I saw the report on the inquest into Daniel's death in today's edition of The Advertiser.
As a result of reading this and an article about human rights in the current edition of The Independent Weekly, I felt compelled to write the letter below.
Thank you for speaking at the 28 April IWMD events. I am sure you are a great support to those who have lost loved ones & friends because of work.
You may remember speaking at a Safe Work Month seminar in 2008 at the PSA which I organised.
Warm regards & thank you for the work you do to improve OHS&W standards in Australia.
The Independent Weekly
4 Cinema Place
(off Vaughan Place)
ADELAIDE SA 5000
RE: LETTER TO THE EDITOR - HUMAN RIGHTS AT WORK
I was very pleased to see the TIW article of 14 - 20 May 2010 reporting on Catherine Branson's latest campaign as president of the Australian Human Rights Commission (AHRC) to appoint a Commissioner for Children and Young People on the Commission.
Another important human right priority is the right to be able to work in a healthy and safe work environment free of injury, disease or death due to employer negligence. I raise this because Australia does not have a good OHS&W record compared with other developed nations and young Australian workers between the ages of 15 and 19 are more likely to be injured or diseased because of work than any other age group in the country. Young people's rights are put at risk for many reasons and working conditions is a major one.
Currently in SA, there is an inquest into the death of a former 18 year old apprenticed toolmaker, Daniel Madeley, who was killed six years ago at Diemould P/L because of the company's inadequate safety standards. A recent report on the inquest has indicated that the management at the time put productivity before OHS&W.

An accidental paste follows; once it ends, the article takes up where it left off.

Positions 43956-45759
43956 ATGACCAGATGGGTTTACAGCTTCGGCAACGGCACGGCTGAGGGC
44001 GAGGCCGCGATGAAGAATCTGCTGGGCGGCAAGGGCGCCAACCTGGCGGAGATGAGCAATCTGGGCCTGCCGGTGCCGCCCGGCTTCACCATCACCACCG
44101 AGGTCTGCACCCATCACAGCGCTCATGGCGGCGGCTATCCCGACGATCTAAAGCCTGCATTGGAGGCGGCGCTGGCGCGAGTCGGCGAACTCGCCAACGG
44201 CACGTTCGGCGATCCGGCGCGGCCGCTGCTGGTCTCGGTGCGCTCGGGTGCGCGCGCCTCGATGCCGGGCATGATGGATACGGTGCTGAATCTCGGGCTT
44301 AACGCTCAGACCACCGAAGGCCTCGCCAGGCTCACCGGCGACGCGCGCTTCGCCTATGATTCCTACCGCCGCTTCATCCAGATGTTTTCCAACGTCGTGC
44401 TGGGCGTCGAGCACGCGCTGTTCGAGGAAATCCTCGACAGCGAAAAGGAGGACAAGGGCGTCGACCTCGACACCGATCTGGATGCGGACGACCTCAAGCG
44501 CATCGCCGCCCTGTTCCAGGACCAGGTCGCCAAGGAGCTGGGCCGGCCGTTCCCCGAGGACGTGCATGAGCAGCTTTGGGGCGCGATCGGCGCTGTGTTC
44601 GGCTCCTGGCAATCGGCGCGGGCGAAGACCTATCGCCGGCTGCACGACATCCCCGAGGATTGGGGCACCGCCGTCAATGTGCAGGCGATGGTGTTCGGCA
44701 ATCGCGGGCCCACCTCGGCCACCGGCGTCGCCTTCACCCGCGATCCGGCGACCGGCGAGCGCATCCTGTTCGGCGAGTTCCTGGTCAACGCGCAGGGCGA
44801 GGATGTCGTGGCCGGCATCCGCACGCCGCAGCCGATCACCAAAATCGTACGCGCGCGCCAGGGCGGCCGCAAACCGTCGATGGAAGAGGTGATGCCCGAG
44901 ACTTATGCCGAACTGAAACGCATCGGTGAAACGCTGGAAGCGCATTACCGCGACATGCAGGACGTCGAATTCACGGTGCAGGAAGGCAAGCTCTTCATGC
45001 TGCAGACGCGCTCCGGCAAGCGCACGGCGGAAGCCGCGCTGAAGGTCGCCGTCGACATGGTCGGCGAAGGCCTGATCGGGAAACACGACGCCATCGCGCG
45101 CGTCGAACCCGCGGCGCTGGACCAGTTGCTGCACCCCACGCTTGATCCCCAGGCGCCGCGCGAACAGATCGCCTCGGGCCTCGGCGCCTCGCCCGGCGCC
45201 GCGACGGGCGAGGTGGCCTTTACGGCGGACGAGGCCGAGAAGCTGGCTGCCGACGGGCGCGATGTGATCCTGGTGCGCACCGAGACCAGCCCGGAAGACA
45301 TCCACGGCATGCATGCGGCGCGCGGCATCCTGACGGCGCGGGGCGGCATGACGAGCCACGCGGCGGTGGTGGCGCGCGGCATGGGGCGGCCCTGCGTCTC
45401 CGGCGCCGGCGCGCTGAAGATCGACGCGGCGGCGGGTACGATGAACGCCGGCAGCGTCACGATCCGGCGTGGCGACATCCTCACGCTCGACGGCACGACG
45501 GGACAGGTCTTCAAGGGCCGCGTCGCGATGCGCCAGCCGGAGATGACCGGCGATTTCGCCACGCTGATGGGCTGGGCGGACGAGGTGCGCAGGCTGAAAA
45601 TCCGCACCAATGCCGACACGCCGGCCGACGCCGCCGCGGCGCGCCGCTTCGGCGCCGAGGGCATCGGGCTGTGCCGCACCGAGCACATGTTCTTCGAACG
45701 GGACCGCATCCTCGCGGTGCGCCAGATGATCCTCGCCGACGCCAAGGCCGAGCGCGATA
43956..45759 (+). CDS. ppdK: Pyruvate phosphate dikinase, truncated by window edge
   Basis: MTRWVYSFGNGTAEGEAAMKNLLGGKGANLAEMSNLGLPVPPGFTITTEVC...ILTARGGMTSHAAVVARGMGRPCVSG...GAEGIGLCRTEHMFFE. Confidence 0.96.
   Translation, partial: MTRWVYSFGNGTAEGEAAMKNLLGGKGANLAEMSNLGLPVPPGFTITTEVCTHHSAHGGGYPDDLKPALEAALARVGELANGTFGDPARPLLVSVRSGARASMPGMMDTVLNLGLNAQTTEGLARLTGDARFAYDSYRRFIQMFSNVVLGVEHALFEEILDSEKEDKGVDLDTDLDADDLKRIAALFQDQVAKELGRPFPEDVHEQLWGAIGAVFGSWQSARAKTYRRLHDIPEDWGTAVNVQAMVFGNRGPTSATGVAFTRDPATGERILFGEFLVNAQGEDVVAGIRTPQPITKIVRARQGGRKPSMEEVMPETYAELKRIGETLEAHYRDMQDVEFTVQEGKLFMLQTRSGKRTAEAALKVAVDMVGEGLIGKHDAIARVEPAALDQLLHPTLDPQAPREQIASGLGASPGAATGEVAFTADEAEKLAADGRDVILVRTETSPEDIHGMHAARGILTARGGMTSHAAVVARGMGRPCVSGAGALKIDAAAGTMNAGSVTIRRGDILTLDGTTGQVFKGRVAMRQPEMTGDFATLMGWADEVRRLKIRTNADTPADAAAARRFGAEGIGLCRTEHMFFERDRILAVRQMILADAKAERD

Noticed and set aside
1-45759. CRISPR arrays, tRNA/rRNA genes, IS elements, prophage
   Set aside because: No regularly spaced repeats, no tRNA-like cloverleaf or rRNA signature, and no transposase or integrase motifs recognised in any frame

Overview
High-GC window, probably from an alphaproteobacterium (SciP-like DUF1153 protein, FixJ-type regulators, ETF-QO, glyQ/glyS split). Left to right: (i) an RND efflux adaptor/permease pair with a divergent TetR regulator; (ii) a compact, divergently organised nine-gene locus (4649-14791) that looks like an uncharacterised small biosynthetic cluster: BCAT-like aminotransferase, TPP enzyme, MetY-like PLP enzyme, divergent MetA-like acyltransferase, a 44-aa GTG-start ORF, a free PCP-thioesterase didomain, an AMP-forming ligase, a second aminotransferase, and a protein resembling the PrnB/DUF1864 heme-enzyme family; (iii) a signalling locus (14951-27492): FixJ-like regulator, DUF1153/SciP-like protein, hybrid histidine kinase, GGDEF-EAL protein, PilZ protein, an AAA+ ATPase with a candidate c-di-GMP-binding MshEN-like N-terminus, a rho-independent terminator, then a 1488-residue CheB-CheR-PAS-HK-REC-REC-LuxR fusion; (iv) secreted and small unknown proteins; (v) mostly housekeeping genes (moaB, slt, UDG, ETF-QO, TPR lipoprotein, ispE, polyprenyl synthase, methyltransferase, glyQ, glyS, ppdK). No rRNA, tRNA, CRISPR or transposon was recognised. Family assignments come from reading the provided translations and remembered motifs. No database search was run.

Then we have the case of James Hardie and other companies involved in the mining, processing and use of asbestos whose dereliction of the rights of their employees has led to the death and suffering of literally tens of thousands of Australians. All too often, there is the expectation that people should work in unhealthy or dangerous workplaces if they want jobs.
The only way to stop these tragedies is to have more effective OHS&W laws that are adequately enforced and for the community to consider OHS&W to be a basic human right.
I would urge Catherine Branson to also consider establishing the position of a Commissioner for Occupational Health Safety & Welfare on the AHRC. After all, Article 23 of the Universal Declaration for Human Rights recognises OHS&W as a human right when it states that everyone has the right to just and fair working conditions. Australia is a signatory to the Universal Declaration for Human Rights and it should recognise these principles in its own standards related to human rights.
Andrew (Andy) Alcock
51 Leah St
FORESTVILLE SA 5035
Phone: 61 8 83710480
0457 827 014